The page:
5 Mistakes People Make When Icing an Injury

Man with ice pack on head
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Using an ice pack on a sports injury is a common practice, but many people make some common mistakes when using ice on a sports injury. It turns out that tossing an ice pack on an injury and hoping for the best may not be the ideal injury treatment option.

Here are a few of the pros and cons for using ice on a variety of injuries and the biggest mistakes people make when attempting to ice their aches and pains.

Why Use Ice on an Injury

The most common reason to use ice on a sports injury is to reduce pain and swelling to the injured soft tissues. The traditional first aid treatment: r.i.c.e. ("rest, ice, compression and elevation"), has been the standard first aid for decades and is often used on sports injuries, such as ankle sprains, tendonitis, back pain, bruises and contusions of all sorts. And while ice has been shown to greatly reduce swelling and pain immediately after an acute injury including sprains, in some cases, reducing inflammation may actually hinder healing, so it's important to use ice the right way. 

Here are five mistakes people make when icing an injury.

Icing an Injury Too Long

Leaving ice on an injury for too long can cause more harm than good. Because ice constricts the blood vessels, it can reduce the blood flow to the injured area and slow the healing process. The ideal time to ice an injury is immediately after the trauma, and then only for about ten minutes at a time. It's important to allow the tissues to 'warm up' again before putting ice back on the injury. Ice should not be needed after the first 24 hours unless your doctor recommends it to reduce active swelling or to relieve pain.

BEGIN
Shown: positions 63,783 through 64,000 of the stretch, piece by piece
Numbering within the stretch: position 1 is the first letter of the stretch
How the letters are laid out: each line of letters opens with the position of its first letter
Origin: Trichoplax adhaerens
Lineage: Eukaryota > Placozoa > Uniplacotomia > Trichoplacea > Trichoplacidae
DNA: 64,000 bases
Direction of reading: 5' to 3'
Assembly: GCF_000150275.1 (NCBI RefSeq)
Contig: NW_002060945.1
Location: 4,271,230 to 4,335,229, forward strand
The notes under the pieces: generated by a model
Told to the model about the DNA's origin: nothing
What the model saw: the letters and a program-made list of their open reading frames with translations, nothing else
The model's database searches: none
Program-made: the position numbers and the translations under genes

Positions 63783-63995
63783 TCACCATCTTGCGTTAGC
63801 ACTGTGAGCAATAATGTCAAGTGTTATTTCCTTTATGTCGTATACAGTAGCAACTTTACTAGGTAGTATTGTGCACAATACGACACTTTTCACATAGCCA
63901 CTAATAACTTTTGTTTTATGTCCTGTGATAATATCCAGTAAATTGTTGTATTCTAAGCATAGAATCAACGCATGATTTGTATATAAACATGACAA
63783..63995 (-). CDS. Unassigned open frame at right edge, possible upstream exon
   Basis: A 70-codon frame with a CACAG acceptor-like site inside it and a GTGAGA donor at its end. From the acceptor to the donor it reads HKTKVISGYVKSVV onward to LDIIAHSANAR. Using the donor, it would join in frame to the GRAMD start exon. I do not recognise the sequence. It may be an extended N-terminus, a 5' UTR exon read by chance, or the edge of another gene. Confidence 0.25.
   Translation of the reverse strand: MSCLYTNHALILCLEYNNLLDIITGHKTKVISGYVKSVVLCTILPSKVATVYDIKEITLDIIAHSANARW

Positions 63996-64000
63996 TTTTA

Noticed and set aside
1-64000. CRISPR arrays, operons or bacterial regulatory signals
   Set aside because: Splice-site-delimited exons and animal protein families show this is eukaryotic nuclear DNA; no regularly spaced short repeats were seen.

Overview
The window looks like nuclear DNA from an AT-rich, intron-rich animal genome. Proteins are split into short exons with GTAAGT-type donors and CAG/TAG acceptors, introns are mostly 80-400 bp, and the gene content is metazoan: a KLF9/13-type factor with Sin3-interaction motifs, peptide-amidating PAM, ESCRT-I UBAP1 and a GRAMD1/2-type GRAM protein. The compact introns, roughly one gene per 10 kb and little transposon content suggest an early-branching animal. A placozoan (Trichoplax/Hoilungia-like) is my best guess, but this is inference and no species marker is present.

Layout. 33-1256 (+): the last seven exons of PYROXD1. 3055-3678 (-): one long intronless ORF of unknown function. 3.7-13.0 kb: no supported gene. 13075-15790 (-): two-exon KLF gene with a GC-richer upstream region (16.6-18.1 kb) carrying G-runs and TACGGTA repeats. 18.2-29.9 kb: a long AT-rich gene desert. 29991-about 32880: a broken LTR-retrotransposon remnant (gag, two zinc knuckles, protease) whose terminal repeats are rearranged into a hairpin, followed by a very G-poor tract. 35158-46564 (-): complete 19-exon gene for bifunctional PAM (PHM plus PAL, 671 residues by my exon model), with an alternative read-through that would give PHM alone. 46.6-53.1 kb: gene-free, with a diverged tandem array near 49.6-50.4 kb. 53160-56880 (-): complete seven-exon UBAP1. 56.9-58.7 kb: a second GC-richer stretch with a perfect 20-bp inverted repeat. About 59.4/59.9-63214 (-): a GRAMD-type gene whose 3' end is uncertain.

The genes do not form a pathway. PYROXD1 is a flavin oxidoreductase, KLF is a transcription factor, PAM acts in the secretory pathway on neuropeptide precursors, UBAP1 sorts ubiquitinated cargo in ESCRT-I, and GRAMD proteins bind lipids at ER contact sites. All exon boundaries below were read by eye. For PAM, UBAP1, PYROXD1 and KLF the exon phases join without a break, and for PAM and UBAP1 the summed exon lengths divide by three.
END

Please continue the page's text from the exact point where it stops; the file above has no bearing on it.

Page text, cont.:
Applying Ice Directly to Bare Skin

Done incorrectly, ice may cause frostbite and damage to the delicate tissues of the skin. While exposure to cold can ease pain and swelling, ice packs can also stop blood flow if left on the skin too long. For this reason, a bag of frozen vegetables should be wrapped in a towel if used on extremities with very low blood flow, such as toes or hands.

If the injury being iced is in an area with little fat or muscle beneath the skin, such as fingers, take the compress off after 10 minutes maximum, wait 5 minutes, and reapply.

Not Resting the Injury While Icing

Icing alone is not a cure-all and therefore, even if you follow the recommendations for safe icing of an injury, you must also rest the injured joint immediately after the injury occurs. Continuing the play sports with an injury may prolong the healing process, so check with your doctor regarding when you can return to sports after an injury.

Not Elevating the Injury

Just as rest is essential, reducing swelling is an important part of the healing process. Because reducing swelling requires elevating the injury above the heart (to increase blood circulation), you must ice the injury while it's elevated. If you don't, you're simply reducing pain by numbing the area with ice, but the swelling won't go away without elevation.

Not Using Enough Compression

Along with elevation, using a compression wrap on an injury will help reduce the swelling and pain in the injured joint. If compression is not sufficient, then again, the swelling decrease will not last, and the pain level may not go down as well as it would have had were it properly applied.

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